Today, the team behind one of the most sensitive dark matter detectors announced its full experimental run had failed to turn up any of the particles it was looking for. The LUX detector (Large Underground Xenon) is designed to pick up signs of weakly interacting massive particles, or WIMPs, when they engage in one of their rare interactions with normal matter. The null result doesn’t rule out the existence of dark matter, but it limits its potential properties.
As their name implies, WIMPs don’t interact with normal matter often, but they should on occasion bump into an atom, imparting energy to it. LUX provides a tempting target in the form of 370kg of liquid xenon. The detector is flanked by photodetectors to pick up any stray photons from the interactions, as well as hardware that picks up any stray charges knocked loose.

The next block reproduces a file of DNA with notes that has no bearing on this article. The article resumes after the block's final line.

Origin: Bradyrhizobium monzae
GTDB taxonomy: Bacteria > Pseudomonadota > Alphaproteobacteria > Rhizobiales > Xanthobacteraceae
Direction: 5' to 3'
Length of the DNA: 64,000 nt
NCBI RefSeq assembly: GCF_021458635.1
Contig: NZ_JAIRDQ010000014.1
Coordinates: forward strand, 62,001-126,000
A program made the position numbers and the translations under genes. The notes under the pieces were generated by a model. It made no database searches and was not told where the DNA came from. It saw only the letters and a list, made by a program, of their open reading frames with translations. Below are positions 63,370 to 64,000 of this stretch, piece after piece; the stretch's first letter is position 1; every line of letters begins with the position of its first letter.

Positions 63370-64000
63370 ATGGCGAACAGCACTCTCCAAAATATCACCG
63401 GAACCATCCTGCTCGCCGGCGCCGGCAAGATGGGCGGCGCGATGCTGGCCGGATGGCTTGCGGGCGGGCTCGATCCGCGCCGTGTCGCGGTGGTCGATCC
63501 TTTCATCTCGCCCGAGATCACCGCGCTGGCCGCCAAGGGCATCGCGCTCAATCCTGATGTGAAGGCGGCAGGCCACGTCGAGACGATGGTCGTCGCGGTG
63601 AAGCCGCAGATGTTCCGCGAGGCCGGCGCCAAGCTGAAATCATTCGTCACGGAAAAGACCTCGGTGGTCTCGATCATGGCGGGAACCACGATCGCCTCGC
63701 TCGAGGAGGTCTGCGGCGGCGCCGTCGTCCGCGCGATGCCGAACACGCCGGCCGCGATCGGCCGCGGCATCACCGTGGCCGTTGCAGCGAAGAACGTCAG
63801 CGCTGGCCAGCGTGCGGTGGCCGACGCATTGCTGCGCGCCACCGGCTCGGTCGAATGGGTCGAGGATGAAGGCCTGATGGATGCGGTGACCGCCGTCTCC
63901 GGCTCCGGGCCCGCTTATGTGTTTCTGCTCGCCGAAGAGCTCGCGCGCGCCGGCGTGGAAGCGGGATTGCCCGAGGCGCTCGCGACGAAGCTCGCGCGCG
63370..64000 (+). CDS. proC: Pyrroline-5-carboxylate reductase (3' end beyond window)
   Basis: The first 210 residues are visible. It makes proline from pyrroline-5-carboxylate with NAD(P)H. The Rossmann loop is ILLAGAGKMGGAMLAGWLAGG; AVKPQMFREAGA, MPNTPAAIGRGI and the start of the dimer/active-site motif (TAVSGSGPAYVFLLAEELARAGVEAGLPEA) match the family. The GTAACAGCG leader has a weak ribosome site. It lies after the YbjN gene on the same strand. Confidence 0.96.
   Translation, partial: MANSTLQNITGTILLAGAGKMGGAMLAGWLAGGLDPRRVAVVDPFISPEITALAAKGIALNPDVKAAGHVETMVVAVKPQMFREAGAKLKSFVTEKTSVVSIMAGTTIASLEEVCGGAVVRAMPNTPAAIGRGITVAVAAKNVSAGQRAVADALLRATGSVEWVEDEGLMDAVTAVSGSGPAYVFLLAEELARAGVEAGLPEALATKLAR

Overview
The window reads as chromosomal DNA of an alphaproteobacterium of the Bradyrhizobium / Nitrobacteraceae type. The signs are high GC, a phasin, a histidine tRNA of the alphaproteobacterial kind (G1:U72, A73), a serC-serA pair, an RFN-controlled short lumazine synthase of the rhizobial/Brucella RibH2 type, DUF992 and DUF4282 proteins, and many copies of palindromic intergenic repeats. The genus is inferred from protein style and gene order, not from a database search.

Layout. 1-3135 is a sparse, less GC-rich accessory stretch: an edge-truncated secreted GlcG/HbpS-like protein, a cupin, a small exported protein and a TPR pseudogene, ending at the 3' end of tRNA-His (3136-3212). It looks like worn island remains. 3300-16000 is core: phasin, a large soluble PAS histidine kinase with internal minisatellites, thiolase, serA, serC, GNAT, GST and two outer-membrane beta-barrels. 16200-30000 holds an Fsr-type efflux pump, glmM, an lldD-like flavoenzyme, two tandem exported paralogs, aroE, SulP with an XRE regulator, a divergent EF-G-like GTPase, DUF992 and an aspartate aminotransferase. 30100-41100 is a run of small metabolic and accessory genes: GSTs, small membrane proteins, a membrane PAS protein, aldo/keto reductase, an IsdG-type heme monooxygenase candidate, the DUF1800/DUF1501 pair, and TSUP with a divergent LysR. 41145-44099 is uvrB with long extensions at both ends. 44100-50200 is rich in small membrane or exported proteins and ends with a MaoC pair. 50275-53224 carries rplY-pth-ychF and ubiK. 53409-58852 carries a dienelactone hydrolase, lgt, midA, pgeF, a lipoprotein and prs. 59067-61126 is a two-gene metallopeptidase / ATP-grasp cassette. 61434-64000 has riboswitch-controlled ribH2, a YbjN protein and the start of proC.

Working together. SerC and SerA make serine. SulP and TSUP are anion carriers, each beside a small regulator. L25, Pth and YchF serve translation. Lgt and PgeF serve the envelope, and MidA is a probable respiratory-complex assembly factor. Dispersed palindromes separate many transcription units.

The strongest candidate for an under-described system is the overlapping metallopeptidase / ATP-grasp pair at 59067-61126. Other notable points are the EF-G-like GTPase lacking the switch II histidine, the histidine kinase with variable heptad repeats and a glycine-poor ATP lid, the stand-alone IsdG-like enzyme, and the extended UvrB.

The challenge is to determine which signals are caused by dark matter and which are the product of cosmic rays or the natural background of radioactive decays. To handle the former, the detector is located nearly 1.5km below the surface in South Dakota’s Homestake Mine. It’s also partly shielded from the radioactive decays of the surrounding rock by an enormous tank of ultra-pure water. Even so, the scientists behind it had to spend time carefully characterizing the background noise. The success of that effort meant that LUX ended up four times more sensitive than it was originally designed to be.
Despite the heightened sensitivity, 20 months of data have turned up no clear indications of WIMPs hitting the xenon. This failure to turn up signs of dark matter particles puts limits on their interactions with normal matter, which in turn should limit proposals about the identity of WIMPs based on theoretical ideas. But while it provides limits, LUX isn’t able to rule them out entirely.
Any further limits will have to await the successor, (I am not making this up) LUX-ZEPLIN. Built in the same facility that housed LUX, LUX-ZEPLIN will have 30 times the xenon as its predecessor.